How millennials are leading the charge with green investing

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The evolution of technology, the availability of more specialised investment options and the increasing impact of environmental and social issues - such as the devastating Black Summer bushfires - has brought investing with purpose into focus.

Millennial investors are often leading the way, seeking portfolios that deliver positive returns and support social change.

Australians are experiencing a seismic shift of attitudes towards investing. That's the view of John McMurdo, CEO of Australian Ethical, who says that 70-80% of Australians don't want their money to harm the planet - figures that just two years ago were closer to 10-15%, according to their research.

sponsored young people leading esg investing

While McMurdo says the bushfires of 2019/2020 drove home to Australians "the vulnerability of the planet", he adds that "millennials have been ahead of the curve when it comes to ESG [environmental, social and governance] investing".

Matt Heine, joint managing director of Netwealth, agrees that the bushfires of two years ago triggered a major shift in the mindset of many investors.

"The bushfires made it difficult to ignore the impact of climate change," Heine says. "After the fires, we received a significant number of enquiries from investors wanting to bring ESG elements into their portfolio. At the same time, investors are increasingly asking their advisers to ensure their portfolio has an ESG overlay or ESG component."

From niche to broad appeal

Once a niche area, ESG investing has become mainstream. The latest report from the Responsible Investment Association Australasia (RIAA) shows that responsible investing is gaining mass-market appeal.

Money invested in funds with a responsible focus jumped 17% in 2019, to reach $1.149 billion according to the RIAA.

According to Heine, "In historical terms, ESG investing used to be quite specific to millennials. Today it appeals more broadly as investors realise they may not have to sacrifice returns to have ESG considerations in their portfolio."

McMurdo agrees: "The myth has been busted around performance. There is so much evidence around the superior performance of ethical investments."

The RIAA report confirmed this, noting 10-year returns averaged 9% annually on responsible Australian share funds - above the market average of 7.8% annually. As McMurdo says, "People are realising that you can put your money in an investment that does well, while also doing good for the planet. Why wouldn't you take that opportunity?"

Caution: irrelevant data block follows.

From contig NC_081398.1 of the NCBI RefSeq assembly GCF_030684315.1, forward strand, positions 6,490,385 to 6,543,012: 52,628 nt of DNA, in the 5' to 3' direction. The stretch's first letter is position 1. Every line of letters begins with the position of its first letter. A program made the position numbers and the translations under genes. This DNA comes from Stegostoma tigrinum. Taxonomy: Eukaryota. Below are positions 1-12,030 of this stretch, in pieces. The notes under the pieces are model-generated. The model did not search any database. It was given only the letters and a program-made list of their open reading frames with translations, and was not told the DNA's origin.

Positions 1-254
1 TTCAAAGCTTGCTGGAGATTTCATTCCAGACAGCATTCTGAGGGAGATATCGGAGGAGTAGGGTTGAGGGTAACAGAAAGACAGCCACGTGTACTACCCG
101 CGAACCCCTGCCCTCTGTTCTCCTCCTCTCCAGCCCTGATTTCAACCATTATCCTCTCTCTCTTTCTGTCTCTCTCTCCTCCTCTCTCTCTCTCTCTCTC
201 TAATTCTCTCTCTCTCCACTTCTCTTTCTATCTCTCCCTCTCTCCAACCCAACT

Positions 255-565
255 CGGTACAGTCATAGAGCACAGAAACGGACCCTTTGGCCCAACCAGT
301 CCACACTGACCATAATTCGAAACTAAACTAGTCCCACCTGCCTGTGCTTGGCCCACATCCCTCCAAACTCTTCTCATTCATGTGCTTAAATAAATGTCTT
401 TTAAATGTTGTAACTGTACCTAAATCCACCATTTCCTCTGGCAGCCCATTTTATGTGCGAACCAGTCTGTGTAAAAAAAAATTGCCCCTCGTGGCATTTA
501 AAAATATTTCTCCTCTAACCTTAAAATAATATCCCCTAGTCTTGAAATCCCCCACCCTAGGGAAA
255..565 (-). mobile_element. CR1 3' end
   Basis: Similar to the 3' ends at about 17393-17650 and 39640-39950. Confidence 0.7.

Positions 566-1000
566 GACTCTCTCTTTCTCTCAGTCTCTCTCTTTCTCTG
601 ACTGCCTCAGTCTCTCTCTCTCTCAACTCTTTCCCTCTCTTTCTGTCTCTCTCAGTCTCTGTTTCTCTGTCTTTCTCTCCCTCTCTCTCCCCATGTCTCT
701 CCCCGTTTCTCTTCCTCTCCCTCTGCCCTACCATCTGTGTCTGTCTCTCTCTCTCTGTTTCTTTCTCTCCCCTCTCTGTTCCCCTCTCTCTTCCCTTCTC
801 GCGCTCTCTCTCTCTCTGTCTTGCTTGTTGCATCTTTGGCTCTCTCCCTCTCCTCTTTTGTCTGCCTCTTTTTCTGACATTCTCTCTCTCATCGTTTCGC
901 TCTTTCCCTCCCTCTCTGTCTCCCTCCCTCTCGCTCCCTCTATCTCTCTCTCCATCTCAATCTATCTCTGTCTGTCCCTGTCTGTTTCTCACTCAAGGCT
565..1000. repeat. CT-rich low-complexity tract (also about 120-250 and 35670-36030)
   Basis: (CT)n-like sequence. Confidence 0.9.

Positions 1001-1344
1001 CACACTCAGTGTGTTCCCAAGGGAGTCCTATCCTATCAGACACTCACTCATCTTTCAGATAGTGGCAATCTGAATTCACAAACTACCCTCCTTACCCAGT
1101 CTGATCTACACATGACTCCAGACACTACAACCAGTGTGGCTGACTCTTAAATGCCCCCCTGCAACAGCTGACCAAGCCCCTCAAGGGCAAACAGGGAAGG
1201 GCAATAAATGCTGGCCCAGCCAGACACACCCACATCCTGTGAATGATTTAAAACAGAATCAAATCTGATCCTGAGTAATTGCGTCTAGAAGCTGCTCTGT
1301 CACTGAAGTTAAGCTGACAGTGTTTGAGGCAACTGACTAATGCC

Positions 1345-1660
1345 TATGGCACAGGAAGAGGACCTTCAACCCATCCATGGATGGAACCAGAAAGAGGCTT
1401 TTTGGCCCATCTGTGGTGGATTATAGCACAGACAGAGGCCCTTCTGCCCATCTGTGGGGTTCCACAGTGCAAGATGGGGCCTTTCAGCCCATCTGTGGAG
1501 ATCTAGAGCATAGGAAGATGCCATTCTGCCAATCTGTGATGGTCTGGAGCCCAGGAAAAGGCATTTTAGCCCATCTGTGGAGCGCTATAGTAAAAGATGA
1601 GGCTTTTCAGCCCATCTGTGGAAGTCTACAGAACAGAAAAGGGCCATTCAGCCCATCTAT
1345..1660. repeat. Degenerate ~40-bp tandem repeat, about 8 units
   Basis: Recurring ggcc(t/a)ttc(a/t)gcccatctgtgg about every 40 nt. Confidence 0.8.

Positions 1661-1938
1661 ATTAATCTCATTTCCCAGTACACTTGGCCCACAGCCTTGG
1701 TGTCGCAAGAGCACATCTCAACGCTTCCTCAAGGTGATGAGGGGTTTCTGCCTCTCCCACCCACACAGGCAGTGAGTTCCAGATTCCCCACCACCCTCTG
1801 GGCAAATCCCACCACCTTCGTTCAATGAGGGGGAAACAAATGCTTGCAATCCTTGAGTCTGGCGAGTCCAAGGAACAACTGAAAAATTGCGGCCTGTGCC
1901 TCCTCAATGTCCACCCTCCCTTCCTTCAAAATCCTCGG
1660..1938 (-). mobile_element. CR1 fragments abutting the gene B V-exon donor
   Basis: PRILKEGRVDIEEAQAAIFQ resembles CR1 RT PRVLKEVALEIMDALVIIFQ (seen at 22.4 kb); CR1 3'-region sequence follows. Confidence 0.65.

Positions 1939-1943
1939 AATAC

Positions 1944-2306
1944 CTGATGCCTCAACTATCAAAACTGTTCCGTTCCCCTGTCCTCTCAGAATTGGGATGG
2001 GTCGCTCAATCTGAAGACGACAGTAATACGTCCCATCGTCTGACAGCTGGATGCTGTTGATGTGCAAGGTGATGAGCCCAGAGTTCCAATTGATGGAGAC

Recognising 'greenwashing'

Despite the upsides, ESG investing is not without challenges. One of the key hurdles is knowing whether an investment has been greenwashed - in other words, made to sound more eco-friendly than it really is.

According to Kate Temby, non-executive director of Netwealth and partner at Affirmative Investment Management, a company that specialises in the impact bond market, greenwashing is an area where the value of a professional investment manager can shine through.

"It can be difficult for individual investors to uncover greenwashing," she says. "However, professional managers have the skills and resources to verify ESG credentials. It's like peeling back the layers of an onion to see if behaviours are consistent with ESG principles."

Exclusion gives way to opportunity

In the past, ESG investing often focused on excluding activities regarded as bad for the planet or having poor social outcomes. The RIAA study found that among consumers the most important exclusions are fossil fuels, human rights abuses, and armaments.

But Temby says that responsible investing should also be about embracing new opportunities to improve the world. "Investors can get caught up in exclusions, but there can also be opportunities as we transition the economy. It's important to see where new companies and new technologies offer possibilities for out-sized returns."

Betashares CEO Alex Vynokur has seen particular interest in ESG options through ETFs.

"While interest in ethical investing has increased across the board, socially responsible ETFs are in particularly high demand among younger investors," Vynokur says.

As millennials show an appetite for these markets, Vynokur maintains it's important that the market adapts to meet their needs. For example, the company has recently launched an ETF that gives exposure to global companies fighting for climate change.

Platforms evolving to meet demand

Investors hoping to shape their portfolio along ESG lines can take advantage of a growing range of tools and resources to invest in line with their views.

Heine says, "From an investment platform perspective, we are aiming to meet demand for ESG investing by adding a new range of managed funds spread across a variety of fund managers.

"We are also in the process of providing additional ESG information. So, when clients are researching what's available, they can take a closer look at what they're investing in. It's all about providing choice and the research tools that allow investors to make an informed selection."

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Kate Cowling is a multimedia journalist and editor. She has worked for the Australian Broadcasting Corporation and Fairfax Media (now Nine) across digital, print, television, and radio. Her byline has also appeared in Professional Planner, Money Management, Travel Weekly, and B & T. She was previously the editor of Professional Planner and the news editor of Smart Investor.